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And now Pestalozzi, an old man of eighty and tired of life, returns to Neuhof, where, exactly half a century before, he had started his first Poor School. Well may he exclaim: "Verily it was as if I were putting an end to my life itself by this return, so much pain did it give me".



AFTER the storm and stress of, perhaps, the sternest fight that ever man fought to uplift his fellows by means of education, Pestalozzi returned to his starting place once more. Though he had in fact won a great world victory for progress, he thought he was defeated, if not disgraced. Even so his noble soul and ardent mind would not be stilled. Once more he takes up his pen to tell the truth, as he sees it, of his life and work; and to deliver yet again the message he bears. Now, as ever, he does not spare himself, but freely and frankly admits his many faults and failures: all he asks is that the truth that is in him and his work shall be properly recognised and appreciated.

No sooner did he arrive again at Neuhof than he began to write his Swan's Song (or Death-Song). In this he gives a final statement of his views on education. He also wrote My Fortunes as Superintendent of my Educational Establishments at Burgdorf and Yverdon; wherein he gives his own account of the happenings at these places, and tries to show that Schmid was his true friend and saviour. Whilst these writings are, as would be expected, full of sadness and despondency,

they are by no means the morbid meanderings of age and decay. De Guimps speaks of the Swan's Song as "one of his most remarkable works"; and Raumer, who was well qualified to judge, says: "These last writings of Pestalozzi have been regarded by many as the melancholy and languid outpourings of the heart of a dying old man. As far as concerns the old man's judgments on the institution, as it was at the time of my stay at Yverdon, I consider them for the most part highly truthful, and as affording evidence that he was not deficient in manly clearness and penetration even in his old age."

But these two works are but a fraction of his undertakings in his last days. Being short of means, he proposed to raise money by publishing editions of his work in English and in French. So Schmid was sent to Paris and London to get subscribers and arrange, if possible, for the publication of his works; and even for a new periodical in French. All this with a view to carrying out his ever-cherished plan of a Poor School at Neuhof. After fifty years' absence from Neuhof, one of the first things he did on his return to it was to give orders for the buildings for a Poor School. Whilst these orders were being carried out, much too slowly for his burning zeal, he constantly went and taught in the village school at Birr; and once more interested himself in the affairs of his old friends amongst the peasants.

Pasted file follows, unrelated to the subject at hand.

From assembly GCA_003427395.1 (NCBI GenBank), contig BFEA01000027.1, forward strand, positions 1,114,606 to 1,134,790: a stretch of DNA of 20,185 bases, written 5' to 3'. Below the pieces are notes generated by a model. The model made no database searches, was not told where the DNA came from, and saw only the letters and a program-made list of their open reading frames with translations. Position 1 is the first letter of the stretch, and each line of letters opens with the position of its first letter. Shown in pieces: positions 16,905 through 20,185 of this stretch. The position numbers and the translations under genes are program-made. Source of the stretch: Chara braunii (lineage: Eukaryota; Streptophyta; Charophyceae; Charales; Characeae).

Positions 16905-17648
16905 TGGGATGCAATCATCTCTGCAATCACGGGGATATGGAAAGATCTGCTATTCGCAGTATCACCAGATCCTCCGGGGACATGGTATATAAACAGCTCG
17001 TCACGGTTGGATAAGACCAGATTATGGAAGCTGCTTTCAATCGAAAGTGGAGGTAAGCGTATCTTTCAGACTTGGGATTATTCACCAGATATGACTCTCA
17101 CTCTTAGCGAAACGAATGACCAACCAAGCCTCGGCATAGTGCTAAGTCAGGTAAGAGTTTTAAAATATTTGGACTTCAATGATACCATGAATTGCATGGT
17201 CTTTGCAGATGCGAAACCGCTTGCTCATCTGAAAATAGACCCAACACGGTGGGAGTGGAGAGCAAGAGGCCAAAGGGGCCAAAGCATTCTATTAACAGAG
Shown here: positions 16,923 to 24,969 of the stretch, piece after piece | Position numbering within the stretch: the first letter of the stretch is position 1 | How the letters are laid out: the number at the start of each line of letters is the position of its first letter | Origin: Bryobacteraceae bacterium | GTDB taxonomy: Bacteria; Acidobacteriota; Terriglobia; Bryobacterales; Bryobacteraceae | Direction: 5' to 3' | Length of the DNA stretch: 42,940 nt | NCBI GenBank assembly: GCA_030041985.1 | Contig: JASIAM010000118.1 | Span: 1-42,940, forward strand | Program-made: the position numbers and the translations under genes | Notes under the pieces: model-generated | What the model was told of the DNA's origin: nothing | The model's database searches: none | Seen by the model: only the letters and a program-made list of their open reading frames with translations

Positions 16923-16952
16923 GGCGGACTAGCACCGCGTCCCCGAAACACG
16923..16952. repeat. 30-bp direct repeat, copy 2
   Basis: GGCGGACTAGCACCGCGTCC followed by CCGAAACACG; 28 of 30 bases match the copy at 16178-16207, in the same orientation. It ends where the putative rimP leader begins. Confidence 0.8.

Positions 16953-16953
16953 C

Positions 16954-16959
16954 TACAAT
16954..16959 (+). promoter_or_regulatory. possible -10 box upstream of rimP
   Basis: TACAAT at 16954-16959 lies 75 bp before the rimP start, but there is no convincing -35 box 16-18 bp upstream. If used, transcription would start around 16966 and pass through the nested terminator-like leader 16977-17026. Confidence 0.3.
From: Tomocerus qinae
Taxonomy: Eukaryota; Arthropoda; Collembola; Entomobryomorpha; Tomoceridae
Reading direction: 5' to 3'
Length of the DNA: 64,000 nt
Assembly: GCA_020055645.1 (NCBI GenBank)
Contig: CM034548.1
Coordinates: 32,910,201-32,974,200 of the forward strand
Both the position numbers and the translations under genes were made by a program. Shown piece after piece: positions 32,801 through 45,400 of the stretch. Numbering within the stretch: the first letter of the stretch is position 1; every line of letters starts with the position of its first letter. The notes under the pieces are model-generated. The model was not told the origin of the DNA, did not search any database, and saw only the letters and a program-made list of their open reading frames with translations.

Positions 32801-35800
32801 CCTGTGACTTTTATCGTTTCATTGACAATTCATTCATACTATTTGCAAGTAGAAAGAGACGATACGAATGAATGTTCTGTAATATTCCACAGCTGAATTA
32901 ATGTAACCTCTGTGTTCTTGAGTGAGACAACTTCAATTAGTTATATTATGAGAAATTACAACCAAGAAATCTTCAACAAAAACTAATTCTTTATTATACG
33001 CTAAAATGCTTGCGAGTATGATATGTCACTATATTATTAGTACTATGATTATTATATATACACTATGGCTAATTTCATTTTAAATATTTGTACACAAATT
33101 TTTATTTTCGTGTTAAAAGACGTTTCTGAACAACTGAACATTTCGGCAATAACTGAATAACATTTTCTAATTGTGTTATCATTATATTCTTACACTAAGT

Of his personal appearance at this time we have an account by Henning-one of his "old boys "—who visited him at Neuhof, in August, 1825. He says: "I had not seen him for thirteen years, and found him

looking older certainly, but on the whole very little changed. He was still active and strong, simple and open; his face still wore the same kindly, plaintive expression; his zeal for human happiness, and especially for the education of poor and little children, was as keen as thirteen years before. In spite of the heat he accompanied me to Lenzburg, and valiantly mounted the two or three hundred steps leading to the castle. . . The vivacity of his speech and the vigour of all his movements inspired me with the hope that the term of his earthly existence was still far off. My heart was full when I took leave of the kind old man. I shall never forget the time that it was my good fortune to spend with him."

For a meeting of the Helvetian Society-of which he had been enthusiastically elected president the previous year-in April, 1826, at Schinznach, he wrote an address On Fatherland and Education. In November of the same year he was present at a meeting of the Society for the Promotion of Education, of Brugg, for which he had written a paper entitled Attempt at a Sketch on the Essence of the Idea of Elementary Education, and dealing with the simplest means of educating children from the cradle to the sixth year, in the domestic circle. The paper was read for him by the pastor of Birr; but afterwards Pestalozzi spoke with all his old vigour and passionate zeal for the education of the little


In July, 1826, Pestalozzi and Schmid visited Zeller's school for orphans, at Beuggen, where a touching festival was arranged in his honour. The children received him with singing; and he was then offered an


GOETHE (1749-1832).

Very slowly.

Thou that art in high-est skies, Ev'ry pain and sorrow


still-ing; Those whom dou - ble an - guish tries,


with Thy sweetness fill-ing: Why with pain and plea - sure

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